If an individual today thinks that he can evade Gst tax and get away with it, he is grossly mistaken! There is a huge amount of difference in the way India functioned in the yesteryears and in the present age. The Government today, is aware of the technological revolution and the immense benefits that can be drawn from it.

Big Data takes GST Tax Defaulters to Task

The GSTN Group of Ministers (GoM) in collaboration with Infosys has leveraged data analytics to identify GST tax defaulters. The GSTN Group of Ministers (GoM) has directed the state governments to take GST defaulters to task.

With the help of Infosys-built data analytics, the ministry has been able to identify large number of defaulters for filing of while filing GSTR3B and GSTR1. Two reports have been compiled which will be shared with State governments and strict action will be taken against those who have defaulted. The analysis revealed that 34 per cent of businesses paid INR 34,400 crore less tax between July-December while filing initial summary return (GSTR-3B).

GST tax was launched by the Government of India in July 2017 and the past one year has been a mixed bag for tax filers as well as the Government. The retaliation against GST, the disputed tax rates & slabs, classification of commodities etc. coupled with the technical glitches in implementation were few of the teething troubles for GST.

Things settled slowly over the year and companies/ professionals realized the logic behind the GST tax. However, some companies tried to fulfill their malicious intents. Revenue authorities have discovered various cases of tax evasions wherein companies have submitted doctored bills to claim input tax credits. But not anymore!

Bihar CM and the GST Network Panel head Sushil Modi said that they would use analytics would use a 360 degree approach to track online transactions and identify discrepancies.

So how does Data analytics actually work to prevent tax evasion?

  • Data collection through huge resources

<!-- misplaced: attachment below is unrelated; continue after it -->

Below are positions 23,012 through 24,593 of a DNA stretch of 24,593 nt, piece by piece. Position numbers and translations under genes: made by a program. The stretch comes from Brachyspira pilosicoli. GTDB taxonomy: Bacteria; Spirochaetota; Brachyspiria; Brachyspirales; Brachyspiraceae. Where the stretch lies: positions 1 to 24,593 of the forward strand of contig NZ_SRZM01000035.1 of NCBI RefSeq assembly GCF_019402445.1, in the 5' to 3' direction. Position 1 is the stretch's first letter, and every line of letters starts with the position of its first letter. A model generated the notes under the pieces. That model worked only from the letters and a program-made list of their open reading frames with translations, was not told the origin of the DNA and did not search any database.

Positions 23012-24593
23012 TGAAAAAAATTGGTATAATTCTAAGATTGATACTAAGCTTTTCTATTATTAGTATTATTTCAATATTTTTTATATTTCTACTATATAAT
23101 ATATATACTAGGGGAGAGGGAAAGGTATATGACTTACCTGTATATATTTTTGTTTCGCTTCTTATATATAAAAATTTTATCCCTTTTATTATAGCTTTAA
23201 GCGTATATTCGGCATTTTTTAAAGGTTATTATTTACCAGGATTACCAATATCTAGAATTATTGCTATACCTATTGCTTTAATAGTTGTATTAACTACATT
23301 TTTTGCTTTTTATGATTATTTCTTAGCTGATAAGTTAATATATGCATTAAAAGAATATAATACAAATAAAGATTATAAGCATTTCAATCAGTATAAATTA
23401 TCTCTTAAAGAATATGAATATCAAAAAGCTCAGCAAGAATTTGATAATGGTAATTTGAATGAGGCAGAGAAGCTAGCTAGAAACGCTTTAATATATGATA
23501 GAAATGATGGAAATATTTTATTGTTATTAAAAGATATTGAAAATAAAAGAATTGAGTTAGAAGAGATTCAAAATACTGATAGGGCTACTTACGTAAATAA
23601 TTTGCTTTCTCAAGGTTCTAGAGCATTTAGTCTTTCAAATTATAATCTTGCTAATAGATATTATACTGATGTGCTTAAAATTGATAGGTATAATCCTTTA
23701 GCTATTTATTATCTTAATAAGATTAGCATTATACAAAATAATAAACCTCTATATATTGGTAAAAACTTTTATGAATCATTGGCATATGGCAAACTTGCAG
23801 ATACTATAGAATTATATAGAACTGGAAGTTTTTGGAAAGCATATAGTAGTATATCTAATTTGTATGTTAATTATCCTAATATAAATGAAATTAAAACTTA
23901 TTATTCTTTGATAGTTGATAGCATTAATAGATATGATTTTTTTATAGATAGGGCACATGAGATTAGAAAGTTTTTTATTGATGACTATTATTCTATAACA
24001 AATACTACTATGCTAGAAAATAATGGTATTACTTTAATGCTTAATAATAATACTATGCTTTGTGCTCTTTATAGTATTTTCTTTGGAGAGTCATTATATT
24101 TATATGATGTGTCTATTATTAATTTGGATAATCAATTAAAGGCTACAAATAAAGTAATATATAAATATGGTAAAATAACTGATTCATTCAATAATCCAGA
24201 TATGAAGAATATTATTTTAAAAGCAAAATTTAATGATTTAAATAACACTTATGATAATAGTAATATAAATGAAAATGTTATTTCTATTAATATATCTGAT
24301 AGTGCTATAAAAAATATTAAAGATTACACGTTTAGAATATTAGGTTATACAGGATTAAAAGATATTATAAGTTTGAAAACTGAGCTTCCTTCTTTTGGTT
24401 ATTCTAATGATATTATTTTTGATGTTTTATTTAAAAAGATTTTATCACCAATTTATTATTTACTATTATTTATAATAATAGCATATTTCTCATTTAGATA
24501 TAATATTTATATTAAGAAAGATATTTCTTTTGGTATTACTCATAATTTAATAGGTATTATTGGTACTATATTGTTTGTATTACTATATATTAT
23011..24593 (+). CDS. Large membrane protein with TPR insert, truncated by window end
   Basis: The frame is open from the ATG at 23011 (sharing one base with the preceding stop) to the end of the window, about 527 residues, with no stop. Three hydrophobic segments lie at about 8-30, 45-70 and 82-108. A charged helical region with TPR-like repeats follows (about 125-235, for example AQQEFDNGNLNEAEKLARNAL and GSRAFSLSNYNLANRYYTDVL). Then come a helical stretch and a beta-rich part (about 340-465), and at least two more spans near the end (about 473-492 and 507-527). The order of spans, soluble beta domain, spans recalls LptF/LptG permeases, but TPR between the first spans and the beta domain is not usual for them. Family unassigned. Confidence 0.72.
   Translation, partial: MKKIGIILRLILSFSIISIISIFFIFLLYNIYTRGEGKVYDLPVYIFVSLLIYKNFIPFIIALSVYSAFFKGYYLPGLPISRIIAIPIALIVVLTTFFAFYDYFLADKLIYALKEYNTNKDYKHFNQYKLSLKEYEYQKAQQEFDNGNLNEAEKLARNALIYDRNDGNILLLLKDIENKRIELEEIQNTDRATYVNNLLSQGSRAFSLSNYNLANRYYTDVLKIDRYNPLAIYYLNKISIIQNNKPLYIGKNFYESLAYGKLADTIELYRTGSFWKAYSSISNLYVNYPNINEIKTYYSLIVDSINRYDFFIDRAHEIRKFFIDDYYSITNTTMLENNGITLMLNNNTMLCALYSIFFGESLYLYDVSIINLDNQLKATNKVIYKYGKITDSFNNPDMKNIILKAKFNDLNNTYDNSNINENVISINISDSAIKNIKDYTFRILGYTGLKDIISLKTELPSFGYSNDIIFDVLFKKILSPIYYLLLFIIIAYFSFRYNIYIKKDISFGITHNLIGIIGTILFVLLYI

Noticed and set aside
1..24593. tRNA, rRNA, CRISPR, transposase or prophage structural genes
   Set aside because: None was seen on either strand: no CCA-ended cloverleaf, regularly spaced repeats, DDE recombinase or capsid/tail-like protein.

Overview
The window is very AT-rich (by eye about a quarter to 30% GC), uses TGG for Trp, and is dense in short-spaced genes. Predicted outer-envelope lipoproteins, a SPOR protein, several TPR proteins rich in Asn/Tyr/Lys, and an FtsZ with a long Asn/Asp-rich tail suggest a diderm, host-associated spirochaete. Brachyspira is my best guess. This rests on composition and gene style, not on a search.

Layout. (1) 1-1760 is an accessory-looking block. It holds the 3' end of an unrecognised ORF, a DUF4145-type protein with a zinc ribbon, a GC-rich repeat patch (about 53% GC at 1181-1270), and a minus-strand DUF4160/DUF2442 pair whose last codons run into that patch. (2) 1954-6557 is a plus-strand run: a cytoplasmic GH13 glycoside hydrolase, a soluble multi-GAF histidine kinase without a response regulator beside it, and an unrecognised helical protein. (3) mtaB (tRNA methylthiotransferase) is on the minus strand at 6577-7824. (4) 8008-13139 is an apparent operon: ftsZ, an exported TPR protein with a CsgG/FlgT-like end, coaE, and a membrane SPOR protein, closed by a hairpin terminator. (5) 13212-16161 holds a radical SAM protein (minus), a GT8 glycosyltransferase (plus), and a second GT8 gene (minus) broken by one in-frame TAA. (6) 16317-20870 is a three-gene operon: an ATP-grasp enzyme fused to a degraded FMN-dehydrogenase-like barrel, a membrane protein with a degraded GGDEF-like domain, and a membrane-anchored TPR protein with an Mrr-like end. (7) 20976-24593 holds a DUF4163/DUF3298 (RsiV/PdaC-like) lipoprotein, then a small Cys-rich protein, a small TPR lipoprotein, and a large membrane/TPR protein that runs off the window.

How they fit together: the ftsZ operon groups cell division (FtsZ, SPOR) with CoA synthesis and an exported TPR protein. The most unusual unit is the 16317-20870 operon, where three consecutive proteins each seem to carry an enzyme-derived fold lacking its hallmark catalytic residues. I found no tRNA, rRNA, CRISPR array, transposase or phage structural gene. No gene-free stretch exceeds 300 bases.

Phone call records, emails, social media accounts, PAN card details, tax return statements, TAN number, property purchase, other high value purchases and travel details, and the list is endless. There is variety of structured as well as unstructured data which is a treasure trove for analysts and data scientists. These data when tracked shows a pattern which can be decoded to raise red flags.

  • Establishing linkages in data segments

After sifting through the humongous data, analysts then resort to grouping and segmenting the data collected from various sources. Taxpayers are grouped on the basis of location, type of return filed, nature of business, age of the organisation etc.  Post segmentation of the voluminous amount of data, analysts then work towards establishing linkages that could help them understand the tax evasion pattern. The pattern is then dissected further to understand the actual defaulters, frequency of their defaults, the tactics used to evade the taxes, and many similar underlying reasons. Tax authorities have come across many unique ways in which taxpayers are evading GST tax. There are cases of evident under-reporting, window-dressing of facts as well as creation of single email id for registrations in four states to escape taxes. Data analytics also aims at finding such tactics used in tax evasion and making a note of this.

  • Mapping the data

Leading technology and data analytics companies are together working on a big platform to use data mapping to identify the locations where tax evasion could be rampant. The geographical coding of the postal address of the businesses will be undertaken. The Tax department will then analyse the areas wherein the wealth and asset creation is higher as compared to the tax collected. However, a lot of data cleansing and standardization goes into this process to derive accurate results.

  • Quantifying and assessing the impact

Demonetisation and GST tax are both aimed at formalizing the economy and eradication of parallel economy. The Government is very clear about its goal to increase its tax to GDP ratio. With a clearly defined result, it becomes easy for analysts to assess and quantify the impact of the default. The indirect tax to GDP ratio for India has risen from 5.2% in 2016-2017 to approximately 5.5% in 2017-18.

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Analytics is the backbone of GST framework

Tax evasion is a crime and it can derail India’s economy single-handedly. The Government is taking every possible step to curb tax evasion such as e-filing, voluntary-declaration scheme, billing software, authorised payment gateways etc.  To achieve this, it has also taken the right step by leveraging Big Data. Ever since its rollout, GST has become a hotspot for data analytics. The GST Network has formed IT as the backbone for the implementation of the tax. Apart from Infosys, many other tech giants such as SAP, Microsoft, Intuit have come out with their own cloud-based GST compliance platforms and accounting software. In a nutshell, GST has brought about immense scope for IT and analytics in years to come. Just like Infosys has held out the net to catch tax defaulters, hopefully other analytics platforms will also facilitate the most optimum implementation of GST.